Cash flow and balance sheet structure will likely be a reason for farmers to choose leasing rather than an outright equipment purchase, says Brad Palen, a Certified Public Accountant. With a temporary bonus depreciation rule in effect for 2008, the numbers tend to weight heavily in favor of purchasing equipment. However, tax plans are not always the overriding business decision.
"What makes sense from a tax perspective doesn't always make sense from an economic perspective,” says Palen, who is a manager in the ag division at Kennedy and Coe, a Midwestern accounting firm.
Most leases are structured properly, with no "bargain-purchase option” at the end of the lease term, but it's still a good idea to run it by your accountant, says Palen. "A salesperson will try to inform you on what they think you need to know about the law, but they most likely don't know your specific situation. And the IRS does scrutinize poorly structured lease agreements.” From a tax perspective, if you intend to own the new equipment at the end of the lease term, you're going to be better off if you purchase it and take advantage of the bonus depreciation rules, says Palen, but with some auto manufacturers' incentives—either leasing or buying—it is a good idea to run the numbers.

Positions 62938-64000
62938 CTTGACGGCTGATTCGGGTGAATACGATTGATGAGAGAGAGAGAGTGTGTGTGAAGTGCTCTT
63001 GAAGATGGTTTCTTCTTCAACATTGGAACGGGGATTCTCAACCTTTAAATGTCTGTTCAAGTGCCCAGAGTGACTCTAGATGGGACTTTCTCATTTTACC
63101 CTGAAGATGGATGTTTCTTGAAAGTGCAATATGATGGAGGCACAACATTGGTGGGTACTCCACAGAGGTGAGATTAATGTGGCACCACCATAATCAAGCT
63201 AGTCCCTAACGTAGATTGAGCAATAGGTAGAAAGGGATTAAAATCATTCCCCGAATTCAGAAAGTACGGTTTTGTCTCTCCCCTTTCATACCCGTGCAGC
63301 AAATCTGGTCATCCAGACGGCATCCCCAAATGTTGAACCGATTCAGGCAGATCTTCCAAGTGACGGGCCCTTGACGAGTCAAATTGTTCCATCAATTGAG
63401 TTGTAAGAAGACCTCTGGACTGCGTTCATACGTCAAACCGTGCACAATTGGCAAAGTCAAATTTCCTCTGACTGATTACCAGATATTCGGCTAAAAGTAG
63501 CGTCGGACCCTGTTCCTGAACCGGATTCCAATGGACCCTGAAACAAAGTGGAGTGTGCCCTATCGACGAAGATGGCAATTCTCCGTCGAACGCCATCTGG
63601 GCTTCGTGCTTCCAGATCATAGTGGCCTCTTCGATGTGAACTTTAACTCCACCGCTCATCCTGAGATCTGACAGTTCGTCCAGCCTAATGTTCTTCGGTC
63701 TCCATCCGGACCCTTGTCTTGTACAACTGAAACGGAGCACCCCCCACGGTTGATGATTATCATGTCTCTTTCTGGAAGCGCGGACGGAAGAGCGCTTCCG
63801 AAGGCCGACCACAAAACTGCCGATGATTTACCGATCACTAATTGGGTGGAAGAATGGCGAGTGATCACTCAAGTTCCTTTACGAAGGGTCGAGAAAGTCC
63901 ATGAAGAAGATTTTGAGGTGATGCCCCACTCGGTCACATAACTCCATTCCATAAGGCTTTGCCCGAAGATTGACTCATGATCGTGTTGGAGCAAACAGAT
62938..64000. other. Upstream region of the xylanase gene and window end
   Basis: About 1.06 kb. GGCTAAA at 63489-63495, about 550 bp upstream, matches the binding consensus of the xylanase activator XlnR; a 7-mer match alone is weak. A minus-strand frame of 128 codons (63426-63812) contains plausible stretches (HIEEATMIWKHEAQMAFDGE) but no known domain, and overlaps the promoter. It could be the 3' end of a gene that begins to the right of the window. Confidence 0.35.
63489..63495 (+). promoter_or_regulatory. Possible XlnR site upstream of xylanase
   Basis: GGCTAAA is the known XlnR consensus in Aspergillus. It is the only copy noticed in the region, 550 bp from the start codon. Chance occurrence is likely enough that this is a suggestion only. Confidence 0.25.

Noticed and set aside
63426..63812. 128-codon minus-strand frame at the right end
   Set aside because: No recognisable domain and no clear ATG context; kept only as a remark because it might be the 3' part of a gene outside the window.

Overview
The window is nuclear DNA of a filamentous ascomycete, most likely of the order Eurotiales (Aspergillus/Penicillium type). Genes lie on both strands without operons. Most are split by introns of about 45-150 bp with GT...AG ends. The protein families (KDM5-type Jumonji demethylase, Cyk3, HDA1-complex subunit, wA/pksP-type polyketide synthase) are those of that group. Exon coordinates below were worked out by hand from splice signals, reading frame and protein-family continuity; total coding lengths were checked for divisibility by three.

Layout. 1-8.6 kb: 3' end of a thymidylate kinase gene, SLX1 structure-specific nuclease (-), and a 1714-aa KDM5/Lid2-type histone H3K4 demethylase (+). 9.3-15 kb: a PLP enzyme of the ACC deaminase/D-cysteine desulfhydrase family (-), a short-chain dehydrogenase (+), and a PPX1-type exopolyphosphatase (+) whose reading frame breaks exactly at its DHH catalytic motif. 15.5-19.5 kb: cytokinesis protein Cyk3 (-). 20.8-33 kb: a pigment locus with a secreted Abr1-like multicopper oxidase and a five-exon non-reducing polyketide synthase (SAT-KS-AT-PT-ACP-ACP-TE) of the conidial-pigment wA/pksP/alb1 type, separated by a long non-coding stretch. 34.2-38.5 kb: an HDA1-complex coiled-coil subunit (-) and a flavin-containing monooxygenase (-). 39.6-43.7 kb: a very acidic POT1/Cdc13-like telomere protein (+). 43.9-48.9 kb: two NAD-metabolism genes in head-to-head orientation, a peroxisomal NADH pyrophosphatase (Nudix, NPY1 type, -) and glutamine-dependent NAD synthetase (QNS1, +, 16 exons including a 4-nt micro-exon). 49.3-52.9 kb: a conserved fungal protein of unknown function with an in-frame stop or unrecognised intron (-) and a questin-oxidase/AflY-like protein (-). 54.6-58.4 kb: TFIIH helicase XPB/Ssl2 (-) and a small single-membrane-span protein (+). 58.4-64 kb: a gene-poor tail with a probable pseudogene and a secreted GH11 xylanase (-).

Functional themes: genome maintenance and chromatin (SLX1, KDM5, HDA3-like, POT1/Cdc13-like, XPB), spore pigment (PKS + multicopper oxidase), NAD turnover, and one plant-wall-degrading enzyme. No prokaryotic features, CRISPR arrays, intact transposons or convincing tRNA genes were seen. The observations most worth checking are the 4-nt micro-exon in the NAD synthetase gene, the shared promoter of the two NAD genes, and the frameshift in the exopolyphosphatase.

"Cash flow and debt structure is probably going to be a bigger driver towards leasing this year than taxes. Do the payment obligations match up better with my debt structure, given what I'm doing with my other obligations? Those are important questions that can only be answered by the business owner,” says Palen.
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